Netflix, Hulu subscriber churn should be a concern for OTT providers, research firm says

Subscription video on demand providers need to keep an eye on the "extremely high" churn rates endemic to the OTT video market segment, a new report from Parks Associates has found. In the past 12 months, 7 percent of U.S. broadband households have cancelled their Hulu Plus subscriptions, a number that represents about half of Hulu's subscriber base.

Netflix (NASDAQ: NFLX) isn't immune to the subscriber decline either: the top SVOD provider saw about 4 percent of broadband households in the U.S. drop their subscriptions. That isn't a severe of a drop as Hulu's; the churn represents only about 9 percent of Netflix's subscriber base, Parks said.

Other OTT services are also showing high churn rates among their subscribers, the firm added.

"The high churn rate for many of these services suggests that consumers are holding onto their Netflix account while experimenting with the wide variety of other video subscription options," said Brett Sappington, director of research at Parks.

That's not necessarily a bad thing -- at least for consumers, Parks analyst Glenn Hower explained. "These video services are relatively low cost, so consumers can easily experiment with different services to find the ones that best suit their interests," he said in a release.

About 7 percent of broadband households subscribe to an online video services that aren't one of the big three -- Netflix, Amazon Prime (NASDAQ: AMZN) and Hulu.

Netflix is currently riding high following a record second quarter that saw its worldwide subscriber base climb above 65 million on net adds of 3.3 million subs. It also put in place a seven-to-one stock split in the wake of a meteoric rise in share price.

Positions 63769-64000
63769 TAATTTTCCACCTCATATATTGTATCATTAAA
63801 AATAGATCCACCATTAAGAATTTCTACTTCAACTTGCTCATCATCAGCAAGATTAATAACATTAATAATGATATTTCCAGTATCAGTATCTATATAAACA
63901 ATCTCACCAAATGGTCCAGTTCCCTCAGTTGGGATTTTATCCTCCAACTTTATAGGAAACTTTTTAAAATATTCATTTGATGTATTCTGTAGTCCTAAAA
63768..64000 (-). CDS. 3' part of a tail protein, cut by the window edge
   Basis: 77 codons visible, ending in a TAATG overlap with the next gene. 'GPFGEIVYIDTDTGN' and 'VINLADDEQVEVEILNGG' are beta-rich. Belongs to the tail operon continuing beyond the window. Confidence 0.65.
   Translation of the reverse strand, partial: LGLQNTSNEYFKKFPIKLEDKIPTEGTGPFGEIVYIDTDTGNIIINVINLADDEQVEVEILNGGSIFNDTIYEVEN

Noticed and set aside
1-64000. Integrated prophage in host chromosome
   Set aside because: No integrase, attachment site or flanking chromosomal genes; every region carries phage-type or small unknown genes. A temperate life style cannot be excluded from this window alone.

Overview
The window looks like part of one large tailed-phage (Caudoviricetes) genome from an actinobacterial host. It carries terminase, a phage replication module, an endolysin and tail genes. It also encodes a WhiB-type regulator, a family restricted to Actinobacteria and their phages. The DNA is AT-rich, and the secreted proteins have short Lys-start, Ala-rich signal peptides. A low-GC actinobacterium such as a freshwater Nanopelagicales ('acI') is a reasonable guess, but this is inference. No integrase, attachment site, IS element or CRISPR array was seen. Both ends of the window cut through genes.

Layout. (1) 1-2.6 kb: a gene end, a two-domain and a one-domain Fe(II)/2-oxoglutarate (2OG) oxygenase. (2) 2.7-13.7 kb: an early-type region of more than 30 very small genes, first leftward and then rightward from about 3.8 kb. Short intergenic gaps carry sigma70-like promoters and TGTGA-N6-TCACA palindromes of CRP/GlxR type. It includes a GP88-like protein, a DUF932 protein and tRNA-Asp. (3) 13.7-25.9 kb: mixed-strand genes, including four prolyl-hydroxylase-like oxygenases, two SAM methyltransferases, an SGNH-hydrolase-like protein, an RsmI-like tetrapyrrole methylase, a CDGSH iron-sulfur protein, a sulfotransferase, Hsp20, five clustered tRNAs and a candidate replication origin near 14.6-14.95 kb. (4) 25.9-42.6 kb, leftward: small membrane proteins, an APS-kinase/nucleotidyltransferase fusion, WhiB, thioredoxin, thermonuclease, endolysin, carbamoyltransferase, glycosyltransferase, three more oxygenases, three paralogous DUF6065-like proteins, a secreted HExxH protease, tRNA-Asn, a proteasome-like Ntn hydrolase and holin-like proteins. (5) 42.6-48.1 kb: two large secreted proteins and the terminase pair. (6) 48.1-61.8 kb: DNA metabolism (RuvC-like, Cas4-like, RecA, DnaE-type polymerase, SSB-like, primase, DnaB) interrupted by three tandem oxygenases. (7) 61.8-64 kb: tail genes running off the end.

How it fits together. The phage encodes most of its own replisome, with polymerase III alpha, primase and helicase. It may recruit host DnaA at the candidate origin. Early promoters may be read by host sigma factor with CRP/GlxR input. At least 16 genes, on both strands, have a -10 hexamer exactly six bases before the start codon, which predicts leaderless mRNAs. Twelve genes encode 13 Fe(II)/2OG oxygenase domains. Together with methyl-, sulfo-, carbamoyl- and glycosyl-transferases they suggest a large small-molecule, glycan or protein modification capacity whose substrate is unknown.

But some analysts are sounding a warning on Netflix's international interests, where the costs of expansion and currency fluctuations put a damper on its contribution margins in that segment. nScreenMedia analyst Colin Dixon also noted that Japan, where Netflix plans to launch the fall, will be a tough country to grow in.

Hulu, in the meantime, may be exploring more ways to attract and keep viewers. In addition to pursuing exclusive content deals and partnering with Showtime to enable subscribers to pick up the premium network's OTT offering, Hulu made its free content available as a dedicated channel on Pluto.TV. And Hulu is rumored to be looking into a higher-priced, ad-free subscription option.

Parks Associates tracked more than 75 OTT video services in the U.S. market over the past 12 months in compiling its report.

For more:
- see the release

Related articles:
Strong Netflix subscriber performance has investors cooing, analysts pushing estimates upward
Netflix challenges internationally and at home may highlight its Q2 report
WSJ: Hulu may include ad-free option to SVOD service for $12 or $14 per month

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